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Biosci Trends. 2019 Mar 14;13(1):98-104. doi: 10.5582/bst.2019.01002. Epub 2019 Feb 27.

Combined machine learning and functional magnetic resonance imaging allows individualized prediction of high-altitude induced psychomotor impairment: The role of neural functionality in putamen and pallidum.

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1
Department of Occupational and Environmental Health, the Ministry of Education Key Lab of Hazard Assessment and Control in Special Operational Environment, School of Public Health, Air Force Medical University.

Abstract

Hypoxia exposure during high-altitude expedition cause psychomotor impairment. Neuroimaging studies indicated that the impairment may be significantly associated with neuron loss and decreased regional homogeneity (ReHo) in several brain regions, suggesting the neural functionality in these regions may be utilized to predict psychomotor impairment under exposure. In this study, 69 subjects come from Shaanxi-Tibet immigrant cohort. Reaction time (RT) tasks were performed to measure the subject's psychomotor function before and after 2-year high-altitude exposure. For each individual, the RT differences between pre-exposure and post-exposure were calculated, which were referred to as "targets" in model establishment. Rs-fMRI data were acquired at the same time with RT tasks. For each individual, the map of ReHo alteration was generated, from which the patterns would be recognized. A pattern recognition procedure was utilized to train and test the predictive models. Two different cross-validation strategies were utilized to evaluate the model performance: leave-one-out cross-validation and four-fold cross-validation. For the models displaying significant R2 and MSE, weight maps were built. As a result, the predictive models were able to decode the changes of simple and recognition reaction time from the alterations of brain activation under the exposure. The regions with highest contributions to the predictions were bilateral putamen and bilateral pallidum, suggesting that predictions were mainly based on the patterns concentrated in these regions. This study was a proof of concept study designed to examine whether individual-level psychomotor impairment under high-altitude exposure could be predicted by a combination of pattern recognition approach and neuroimaging data.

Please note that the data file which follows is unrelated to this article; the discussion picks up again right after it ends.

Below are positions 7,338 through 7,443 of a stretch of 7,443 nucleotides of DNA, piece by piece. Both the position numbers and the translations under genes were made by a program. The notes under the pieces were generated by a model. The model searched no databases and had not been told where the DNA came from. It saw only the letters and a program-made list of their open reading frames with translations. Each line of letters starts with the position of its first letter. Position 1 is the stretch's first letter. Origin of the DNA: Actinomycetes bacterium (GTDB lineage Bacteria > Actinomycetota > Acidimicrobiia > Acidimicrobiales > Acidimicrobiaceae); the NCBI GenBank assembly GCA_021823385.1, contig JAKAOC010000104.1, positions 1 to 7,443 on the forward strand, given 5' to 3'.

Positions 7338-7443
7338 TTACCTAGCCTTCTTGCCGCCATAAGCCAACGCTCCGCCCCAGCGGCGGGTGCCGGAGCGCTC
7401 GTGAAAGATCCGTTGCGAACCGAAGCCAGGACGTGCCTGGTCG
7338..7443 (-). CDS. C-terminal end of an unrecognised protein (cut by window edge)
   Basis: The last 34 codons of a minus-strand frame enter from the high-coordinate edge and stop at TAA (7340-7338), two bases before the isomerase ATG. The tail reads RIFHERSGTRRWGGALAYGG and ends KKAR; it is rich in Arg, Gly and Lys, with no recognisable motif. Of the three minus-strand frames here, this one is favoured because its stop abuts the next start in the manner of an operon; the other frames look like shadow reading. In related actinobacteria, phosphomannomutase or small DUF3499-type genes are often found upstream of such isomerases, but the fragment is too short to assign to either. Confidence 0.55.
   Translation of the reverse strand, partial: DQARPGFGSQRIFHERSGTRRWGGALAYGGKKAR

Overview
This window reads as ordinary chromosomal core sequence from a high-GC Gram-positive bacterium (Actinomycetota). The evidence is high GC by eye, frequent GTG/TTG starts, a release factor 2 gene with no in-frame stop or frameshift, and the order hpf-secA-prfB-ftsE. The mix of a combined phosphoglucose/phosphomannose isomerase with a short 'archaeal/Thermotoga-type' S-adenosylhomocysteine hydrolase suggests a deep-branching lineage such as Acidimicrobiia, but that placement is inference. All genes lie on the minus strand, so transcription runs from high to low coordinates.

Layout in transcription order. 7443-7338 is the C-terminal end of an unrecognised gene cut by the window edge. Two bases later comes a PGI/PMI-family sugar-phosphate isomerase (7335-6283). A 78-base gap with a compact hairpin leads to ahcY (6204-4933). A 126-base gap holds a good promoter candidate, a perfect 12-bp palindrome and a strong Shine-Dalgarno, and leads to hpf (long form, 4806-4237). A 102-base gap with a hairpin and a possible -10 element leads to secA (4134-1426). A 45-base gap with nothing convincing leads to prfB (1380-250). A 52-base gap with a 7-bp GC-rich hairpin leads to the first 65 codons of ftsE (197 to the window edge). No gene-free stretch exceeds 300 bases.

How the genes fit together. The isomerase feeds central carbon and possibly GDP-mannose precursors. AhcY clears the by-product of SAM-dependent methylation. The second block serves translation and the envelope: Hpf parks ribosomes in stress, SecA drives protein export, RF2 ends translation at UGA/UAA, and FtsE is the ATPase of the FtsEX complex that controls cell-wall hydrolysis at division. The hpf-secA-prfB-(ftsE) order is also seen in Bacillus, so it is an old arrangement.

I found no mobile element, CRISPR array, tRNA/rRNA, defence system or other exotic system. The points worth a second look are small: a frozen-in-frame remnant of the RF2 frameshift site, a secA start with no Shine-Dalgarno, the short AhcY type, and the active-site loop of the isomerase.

KEYWORDS:

High altitude; pattern recognition; psychomotor impairment; regional homogeneity

PMID:
30814403
DOI:
10.5582/bst.2019.01002
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